And the reason is that he is God’s work; and God is his Father and his judge.  Entrapping a “little one” is an attempt to snatch him away from the Father by causing him to revert to his old, rebellious, accursed nature.  And since God the Son suffered and died for him, it, ultimately, is an attempt to make the body of Christ unclean – and ruin God’s plan for the salvation of His people!  Everyone must agree that that’s very serious.  And that’s why such graphic “woes” are presented by Jesus against those through whom the entrapments come.

But this morning we want to learn as much as possible about this warning against “despising” a newborn babe in Christ.  What is it?  What are some examples of it from Scripture?  And what about some further explanation as to why it’s so important?

Last Lord’s day we learned that the literal Greek word means “to think down on”.  It doesn’t mean to treat with contempt; it doesn’t mean to invalidate, or annul, or abrogate – it has to do with undervaluing, or discounting, or underestimating the significance of someone.  And remember, the topic of our passage this morning is the value that God places on His work of salvation on behalf of His newborn “little ones” – those rebirthed into Christ.

Now, the translators of the Older Testament into Greek have used this word very wisely on a number of occasions; and I want to examine a few of those first.

Its initial use occurs in the historical setting of Isaac and his two sons – Jacob and Esau.  Isaac, the son of Abraham, was about to pass on the Covenantal blessings of God to his eldest son Esau, who had already sold his birthright to his brother for some food (Genesis twenty-seven).  But their mother, knowing that the blessing was supposed to be given to Jacob, devised a scheme whereby Jacob would be blessed instead of Esau.

But the Scripture says (verse twelve) that Jacob was afraid that he would be perceived as one who was “underestimating the value” of his father, and his covenant blessing, if he participated in the scheme!  Jacob did not want to discount the significance of his father in any way!  One of the primary issues of this passage is the contrast between the two brothers and how they viewed their father and his blessing.  And for that reason this event is brought up time and again in later Revelation – for God loved Jacob and hated Esau!  The Covenant of God – the work of God for the salvation of His people in Christ – was given to Abraham, who was to be the father (by promise) of the nations.  And that Covenant was strengthened to Isaac, and then again to Jacob.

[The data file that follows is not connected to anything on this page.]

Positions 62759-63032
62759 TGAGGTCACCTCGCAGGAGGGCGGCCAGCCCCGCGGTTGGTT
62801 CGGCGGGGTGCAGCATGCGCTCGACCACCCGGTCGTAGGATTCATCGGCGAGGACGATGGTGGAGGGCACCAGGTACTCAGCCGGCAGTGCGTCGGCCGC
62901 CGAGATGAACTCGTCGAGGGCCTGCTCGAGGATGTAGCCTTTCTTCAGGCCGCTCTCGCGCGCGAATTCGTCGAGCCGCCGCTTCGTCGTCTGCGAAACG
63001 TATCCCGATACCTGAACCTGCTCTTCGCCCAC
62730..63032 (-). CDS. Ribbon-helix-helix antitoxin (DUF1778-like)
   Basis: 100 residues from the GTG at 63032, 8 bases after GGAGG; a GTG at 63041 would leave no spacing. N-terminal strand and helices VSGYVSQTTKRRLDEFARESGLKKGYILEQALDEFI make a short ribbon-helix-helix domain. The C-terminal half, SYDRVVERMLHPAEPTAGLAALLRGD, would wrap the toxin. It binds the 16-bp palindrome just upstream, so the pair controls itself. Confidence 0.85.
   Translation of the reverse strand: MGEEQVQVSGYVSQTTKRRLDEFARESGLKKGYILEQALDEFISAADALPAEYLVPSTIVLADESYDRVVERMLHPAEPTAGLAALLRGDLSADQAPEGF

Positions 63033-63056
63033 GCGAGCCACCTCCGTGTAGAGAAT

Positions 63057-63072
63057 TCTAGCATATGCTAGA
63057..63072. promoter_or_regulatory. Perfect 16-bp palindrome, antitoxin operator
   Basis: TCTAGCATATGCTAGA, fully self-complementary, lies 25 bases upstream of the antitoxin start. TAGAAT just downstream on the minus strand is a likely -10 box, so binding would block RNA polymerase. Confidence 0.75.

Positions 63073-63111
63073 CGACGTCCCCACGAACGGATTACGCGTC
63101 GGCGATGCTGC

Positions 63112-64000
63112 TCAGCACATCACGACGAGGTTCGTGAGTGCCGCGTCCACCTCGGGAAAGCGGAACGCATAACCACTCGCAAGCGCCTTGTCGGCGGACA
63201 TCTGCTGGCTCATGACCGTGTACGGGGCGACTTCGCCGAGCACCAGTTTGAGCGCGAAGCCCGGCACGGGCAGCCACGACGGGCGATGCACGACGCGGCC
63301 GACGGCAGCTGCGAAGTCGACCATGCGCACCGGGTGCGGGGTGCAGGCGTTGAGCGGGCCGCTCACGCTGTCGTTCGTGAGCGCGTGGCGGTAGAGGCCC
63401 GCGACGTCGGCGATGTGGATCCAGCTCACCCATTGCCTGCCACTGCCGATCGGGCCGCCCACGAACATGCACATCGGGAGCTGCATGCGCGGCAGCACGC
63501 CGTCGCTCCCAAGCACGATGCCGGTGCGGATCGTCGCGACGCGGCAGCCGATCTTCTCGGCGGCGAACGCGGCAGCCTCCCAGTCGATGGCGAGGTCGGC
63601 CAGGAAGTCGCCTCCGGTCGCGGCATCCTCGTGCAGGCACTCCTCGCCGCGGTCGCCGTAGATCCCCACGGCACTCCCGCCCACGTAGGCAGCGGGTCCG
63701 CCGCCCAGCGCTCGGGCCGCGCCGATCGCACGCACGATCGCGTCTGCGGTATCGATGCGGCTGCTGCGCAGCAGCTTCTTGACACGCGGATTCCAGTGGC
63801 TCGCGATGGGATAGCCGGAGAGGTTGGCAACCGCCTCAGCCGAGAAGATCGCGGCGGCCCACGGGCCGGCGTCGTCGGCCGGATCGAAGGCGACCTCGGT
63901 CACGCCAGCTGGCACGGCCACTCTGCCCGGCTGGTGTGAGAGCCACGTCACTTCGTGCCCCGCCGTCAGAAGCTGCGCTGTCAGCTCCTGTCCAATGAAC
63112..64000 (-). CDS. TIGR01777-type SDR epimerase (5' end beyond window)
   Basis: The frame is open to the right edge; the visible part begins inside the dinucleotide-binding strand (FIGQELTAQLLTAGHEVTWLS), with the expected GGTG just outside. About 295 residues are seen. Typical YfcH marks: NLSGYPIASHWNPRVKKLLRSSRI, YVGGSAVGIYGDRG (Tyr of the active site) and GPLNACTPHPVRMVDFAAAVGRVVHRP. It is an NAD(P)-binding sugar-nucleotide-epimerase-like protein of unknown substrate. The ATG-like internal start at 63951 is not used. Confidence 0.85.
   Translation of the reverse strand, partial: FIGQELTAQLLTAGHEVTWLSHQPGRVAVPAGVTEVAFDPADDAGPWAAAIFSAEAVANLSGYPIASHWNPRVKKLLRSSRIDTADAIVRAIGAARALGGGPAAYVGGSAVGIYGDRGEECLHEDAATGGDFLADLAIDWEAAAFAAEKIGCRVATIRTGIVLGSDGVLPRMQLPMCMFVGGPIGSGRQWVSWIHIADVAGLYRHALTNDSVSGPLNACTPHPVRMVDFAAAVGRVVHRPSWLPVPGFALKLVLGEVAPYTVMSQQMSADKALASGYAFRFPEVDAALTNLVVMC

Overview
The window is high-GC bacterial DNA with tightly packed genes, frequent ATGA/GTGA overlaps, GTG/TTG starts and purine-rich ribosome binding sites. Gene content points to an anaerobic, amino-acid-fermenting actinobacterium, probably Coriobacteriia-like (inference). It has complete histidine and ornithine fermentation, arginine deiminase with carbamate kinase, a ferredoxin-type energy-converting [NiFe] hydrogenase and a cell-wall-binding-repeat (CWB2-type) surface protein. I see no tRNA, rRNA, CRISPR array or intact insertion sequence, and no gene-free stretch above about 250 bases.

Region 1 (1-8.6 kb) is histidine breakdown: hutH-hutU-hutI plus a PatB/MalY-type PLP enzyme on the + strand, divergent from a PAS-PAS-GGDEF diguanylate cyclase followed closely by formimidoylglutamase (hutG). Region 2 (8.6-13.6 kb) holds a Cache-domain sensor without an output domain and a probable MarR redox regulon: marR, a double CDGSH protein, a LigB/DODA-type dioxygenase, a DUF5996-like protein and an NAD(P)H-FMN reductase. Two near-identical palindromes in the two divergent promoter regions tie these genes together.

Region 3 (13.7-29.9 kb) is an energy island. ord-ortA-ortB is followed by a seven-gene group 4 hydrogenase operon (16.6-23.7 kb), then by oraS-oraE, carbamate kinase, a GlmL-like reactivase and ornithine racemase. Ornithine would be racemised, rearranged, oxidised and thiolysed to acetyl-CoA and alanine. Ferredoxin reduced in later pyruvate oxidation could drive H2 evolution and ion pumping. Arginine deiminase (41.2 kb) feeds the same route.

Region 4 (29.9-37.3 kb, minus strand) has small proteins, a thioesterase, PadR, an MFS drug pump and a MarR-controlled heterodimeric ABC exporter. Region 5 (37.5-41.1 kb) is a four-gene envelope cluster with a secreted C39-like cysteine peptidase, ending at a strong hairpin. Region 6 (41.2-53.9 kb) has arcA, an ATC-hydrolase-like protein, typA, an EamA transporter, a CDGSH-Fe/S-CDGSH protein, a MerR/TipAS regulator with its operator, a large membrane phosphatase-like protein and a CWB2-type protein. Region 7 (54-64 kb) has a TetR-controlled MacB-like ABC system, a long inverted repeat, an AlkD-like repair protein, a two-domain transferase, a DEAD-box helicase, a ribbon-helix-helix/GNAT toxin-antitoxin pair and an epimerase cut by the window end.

But the fact that Jacob feared underestimating the value of his father and his blessing is of striking significance – especially in a time like ours when children “think down on” their parents!  They are underestimating their significance!

God has given fathers and mothers (especially believing ones) places of authority and honor with respect to children.  But children underestimate their value.  That’s exactly what Solomon meant when he wrote, in Proverbs twenty-three, twenty-two, “Don’t despise your mother when she is old.”  The translators correctly used our Greek word here – “to think down on”.

Children “discount” their parents’ value!  They “underestimate” their significance!  And their “significance” is that God has placed them in a position of honor and authority with respect to children.  But children, for the most part, see their parents with respect to themselves rather then with respect to God!

The “self”, in sinful children, which is to be mortified in the “newborn babe”, is the very center of the whole universe!  And everything is judged from the standpoint of self!  The self-deceived, self-deluded, self-willed, self-esteemed, self-seeking, self-interested, self-existing child has an amphitheater from which he judges the world – including his parents.  And that child is the only one on the stage, as far as he’s concerned!  And the derivative of his own performance on that stage is the undervaluing of his parents’ significance!